The purpose of setting up a computer network is to allow multiple users the ability to access the same files and programs. With all the different people accessing the same information on your server, it can make for some pretty gnarly network traffic. Giving people up-to-date permissions with different levels of access is the job of the Active Directory.
Active Directory’s job description is to assist with server management and administration. Active Directory is essentially an organizational tool that keeps your server’s data and network permissions in order so all of the users on different terminals can access the information they need. A network without Active Directory would be like a system of roads without highway signs or traffic lights–you can imagine how chaotic of a driving experience that would be.
Your Windows Server operating system comes standard with Active Directory. Because Active Directory is like the brains and the gateway of your network, it doesn’t need to be activated on every server. The server that uses Active Directory is referred to as your primary domain controller.
When Active Directory is managed well, it’s like watching a traffic cop direct traffic with dance moves. Active Directory can make navigating your network a smooth and enjoyable experience. Active Directory works by taking a network logon request from each user and then filters it through the permissions on file. If the user’s password is verified, then Active Directory will bust a sweet dance move and allow the user to access the correct street leading to different neighborhoods of server data.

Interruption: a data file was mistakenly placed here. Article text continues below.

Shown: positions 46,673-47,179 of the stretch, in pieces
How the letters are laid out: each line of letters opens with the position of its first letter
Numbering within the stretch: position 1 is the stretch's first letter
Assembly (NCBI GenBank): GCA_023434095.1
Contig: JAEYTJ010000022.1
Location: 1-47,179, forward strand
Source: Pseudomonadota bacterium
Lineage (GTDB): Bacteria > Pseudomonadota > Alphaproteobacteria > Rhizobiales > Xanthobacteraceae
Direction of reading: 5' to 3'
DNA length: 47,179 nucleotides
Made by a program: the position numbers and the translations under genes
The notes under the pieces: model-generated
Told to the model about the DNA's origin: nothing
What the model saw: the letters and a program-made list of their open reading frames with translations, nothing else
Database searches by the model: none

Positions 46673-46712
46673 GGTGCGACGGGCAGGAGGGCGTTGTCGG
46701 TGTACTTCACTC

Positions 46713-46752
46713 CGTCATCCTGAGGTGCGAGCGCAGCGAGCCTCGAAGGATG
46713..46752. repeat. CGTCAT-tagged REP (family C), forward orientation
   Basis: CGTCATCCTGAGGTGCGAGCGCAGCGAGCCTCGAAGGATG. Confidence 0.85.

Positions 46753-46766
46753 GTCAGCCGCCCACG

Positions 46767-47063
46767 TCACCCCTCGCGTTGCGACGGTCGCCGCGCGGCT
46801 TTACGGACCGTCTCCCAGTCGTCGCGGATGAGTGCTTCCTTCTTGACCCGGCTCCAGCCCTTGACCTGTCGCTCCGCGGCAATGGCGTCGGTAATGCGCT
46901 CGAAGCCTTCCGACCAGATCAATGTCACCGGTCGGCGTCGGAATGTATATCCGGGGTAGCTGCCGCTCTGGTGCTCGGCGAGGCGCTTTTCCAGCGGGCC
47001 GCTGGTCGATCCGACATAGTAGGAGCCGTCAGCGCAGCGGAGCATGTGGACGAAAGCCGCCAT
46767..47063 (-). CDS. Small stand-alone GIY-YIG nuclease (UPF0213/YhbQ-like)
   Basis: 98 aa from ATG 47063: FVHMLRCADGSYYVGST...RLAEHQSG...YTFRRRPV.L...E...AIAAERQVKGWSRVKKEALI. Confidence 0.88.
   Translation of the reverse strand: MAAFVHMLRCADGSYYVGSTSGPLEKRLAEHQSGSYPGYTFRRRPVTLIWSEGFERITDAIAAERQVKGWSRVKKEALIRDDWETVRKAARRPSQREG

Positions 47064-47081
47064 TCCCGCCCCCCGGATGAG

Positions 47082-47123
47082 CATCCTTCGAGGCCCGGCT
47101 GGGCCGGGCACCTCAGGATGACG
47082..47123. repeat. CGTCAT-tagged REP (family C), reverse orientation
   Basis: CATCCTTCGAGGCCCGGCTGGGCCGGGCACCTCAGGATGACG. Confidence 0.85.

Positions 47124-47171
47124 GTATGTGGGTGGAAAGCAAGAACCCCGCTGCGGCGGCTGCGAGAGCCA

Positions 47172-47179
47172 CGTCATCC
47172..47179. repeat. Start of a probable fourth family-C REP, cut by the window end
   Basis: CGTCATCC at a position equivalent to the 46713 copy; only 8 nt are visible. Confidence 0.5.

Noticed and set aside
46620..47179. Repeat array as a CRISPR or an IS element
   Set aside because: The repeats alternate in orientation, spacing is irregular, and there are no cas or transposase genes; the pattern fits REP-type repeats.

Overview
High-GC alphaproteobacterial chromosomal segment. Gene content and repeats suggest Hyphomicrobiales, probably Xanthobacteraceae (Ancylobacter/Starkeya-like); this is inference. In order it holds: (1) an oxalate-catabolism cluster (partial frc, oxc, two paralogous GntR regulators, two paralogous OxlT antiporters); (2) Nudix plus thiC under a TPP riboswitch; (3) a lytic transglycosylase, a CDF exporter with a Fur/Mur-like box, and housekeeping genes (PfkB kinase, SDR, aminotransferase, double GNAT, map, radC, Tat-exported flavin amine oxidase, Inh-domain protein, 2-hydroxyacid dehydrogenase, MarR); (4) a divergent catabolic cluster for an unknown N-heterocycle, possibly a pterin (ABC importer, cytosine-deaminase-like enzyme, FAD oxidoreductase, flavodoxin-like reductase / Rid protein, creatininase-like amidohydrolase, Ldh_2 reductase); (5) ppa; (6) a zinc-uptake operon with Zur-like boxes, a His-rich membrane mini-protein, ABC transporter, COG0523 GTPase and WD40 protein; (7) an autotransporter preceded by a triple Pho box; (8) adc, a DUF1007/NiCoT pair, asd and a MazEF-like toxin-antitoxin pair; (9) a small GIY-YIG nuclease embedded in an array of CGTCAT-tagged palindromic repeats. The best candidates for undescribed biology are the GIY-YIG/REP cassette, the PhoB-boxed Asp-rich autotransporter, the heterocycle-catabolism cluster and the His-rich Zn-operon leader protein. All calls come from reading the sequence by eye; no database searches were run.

Once in the server, Active Directory will give the individual user all the rights and privileges that have been set by the network administrator. Active Directory allows certain users specific levels of access so that nobody is accessing files that they do not have permissions for. Active Directory is the tool that you would use to give your customers Wi-Fi on their mobile devices, while ensuring that they will not be able to view company files.
Active Directory makes managing permissions easy by allowing network administrators to organize users into groups with different permission levels. You can put customers into their own group, as well as all the different departments in your company. This is a great way to make it so only managers have access to sensitive files, while lower-level employees will only be able to view files relevant to their job.
Active Directory is a great tool to organize your network. If you would like help making your network more efficient with Active Directory, and would like to know more about other helpful networking tools, then give TMS a call at 1 (626) 737-2960